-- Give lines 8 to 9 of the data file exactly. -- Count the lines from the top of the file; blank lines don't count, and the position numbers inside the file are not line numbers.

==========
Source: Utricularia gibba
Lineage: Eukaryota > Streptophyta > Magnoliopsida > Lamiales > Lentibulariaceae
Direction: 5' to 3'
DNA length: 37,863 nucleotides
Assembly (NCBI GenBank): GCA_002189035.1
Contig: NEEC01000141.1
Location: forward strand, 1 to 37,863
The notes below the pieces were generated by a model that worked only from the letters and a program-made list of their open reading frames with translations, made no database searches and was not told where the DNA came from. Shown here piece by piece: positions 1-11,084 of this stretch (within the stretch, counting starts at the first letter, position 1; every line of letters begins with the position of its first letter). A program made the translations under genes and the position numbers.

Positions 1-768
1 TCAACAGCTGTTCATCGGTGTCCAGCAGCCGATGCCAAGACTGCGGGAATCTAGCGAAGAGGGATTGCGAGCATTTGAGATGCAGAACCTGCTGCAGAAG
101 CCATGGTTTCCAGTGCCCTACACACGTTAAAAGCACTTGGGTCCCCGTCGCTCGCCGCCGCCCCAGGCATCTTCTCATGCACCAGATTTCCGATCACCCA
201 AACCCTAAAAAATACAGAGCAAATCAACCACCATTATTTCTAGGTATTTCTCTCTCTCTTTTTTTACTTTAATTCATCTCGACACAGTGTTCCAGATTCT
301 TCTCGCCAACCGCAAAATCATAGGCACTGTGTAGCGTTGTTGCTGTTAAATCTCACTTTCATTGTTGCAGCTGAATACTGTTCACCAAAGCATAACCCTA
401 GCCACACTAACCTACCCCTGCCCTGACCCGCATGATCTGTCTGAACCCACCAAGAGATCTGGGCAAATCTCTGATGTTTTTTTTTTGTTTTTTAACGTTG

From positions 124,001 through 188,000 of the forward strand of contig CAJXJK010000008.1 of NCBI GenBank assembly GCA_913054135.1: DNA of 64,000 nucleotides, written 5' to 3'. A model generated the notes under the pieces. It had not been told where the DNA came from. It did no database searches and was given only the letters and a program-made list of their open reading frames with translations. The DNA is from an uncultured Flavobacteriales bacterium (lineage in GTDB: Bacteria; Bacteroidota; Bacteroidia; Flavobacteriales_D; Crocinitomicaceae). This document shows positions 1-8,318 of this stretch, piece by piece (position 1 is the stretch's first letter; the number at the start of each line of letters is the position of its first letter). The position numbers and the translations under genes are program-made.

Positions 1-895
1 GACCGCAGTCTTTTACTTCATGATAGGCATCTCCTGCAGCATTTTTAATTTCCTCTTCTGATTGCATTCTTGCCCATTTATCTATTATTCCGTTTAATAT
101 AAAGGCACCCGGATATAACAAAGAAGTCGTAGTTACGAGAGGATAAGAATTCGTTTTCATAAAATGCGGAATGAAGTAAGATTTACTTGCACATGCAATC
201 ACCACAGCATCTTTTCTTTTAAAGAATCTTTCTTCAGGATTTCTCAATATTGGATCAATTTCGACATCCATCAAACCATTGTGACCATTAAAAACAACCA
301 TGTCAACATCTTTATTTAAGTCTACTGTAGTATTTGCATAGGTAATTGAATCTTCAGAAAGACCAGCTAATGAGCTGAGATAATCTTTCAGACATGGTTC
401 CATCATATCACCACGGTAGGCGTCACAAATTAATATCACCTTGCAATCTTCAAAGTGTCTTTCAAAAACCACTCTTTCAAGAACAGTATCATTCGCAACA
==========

The notes below the pieces were generated by a model that worked only from the letters and a program-made list of their open reading frames with translations, made no database searches and was not told where the DNA came from. Shown here piece by piece: positions 1-11,084 of this stretch (within the stretch, counting starts at the first letter, position 1; every line of letters begins with the position of its first letter). A program made the translations under genes and the position numbers.

Positions 1-768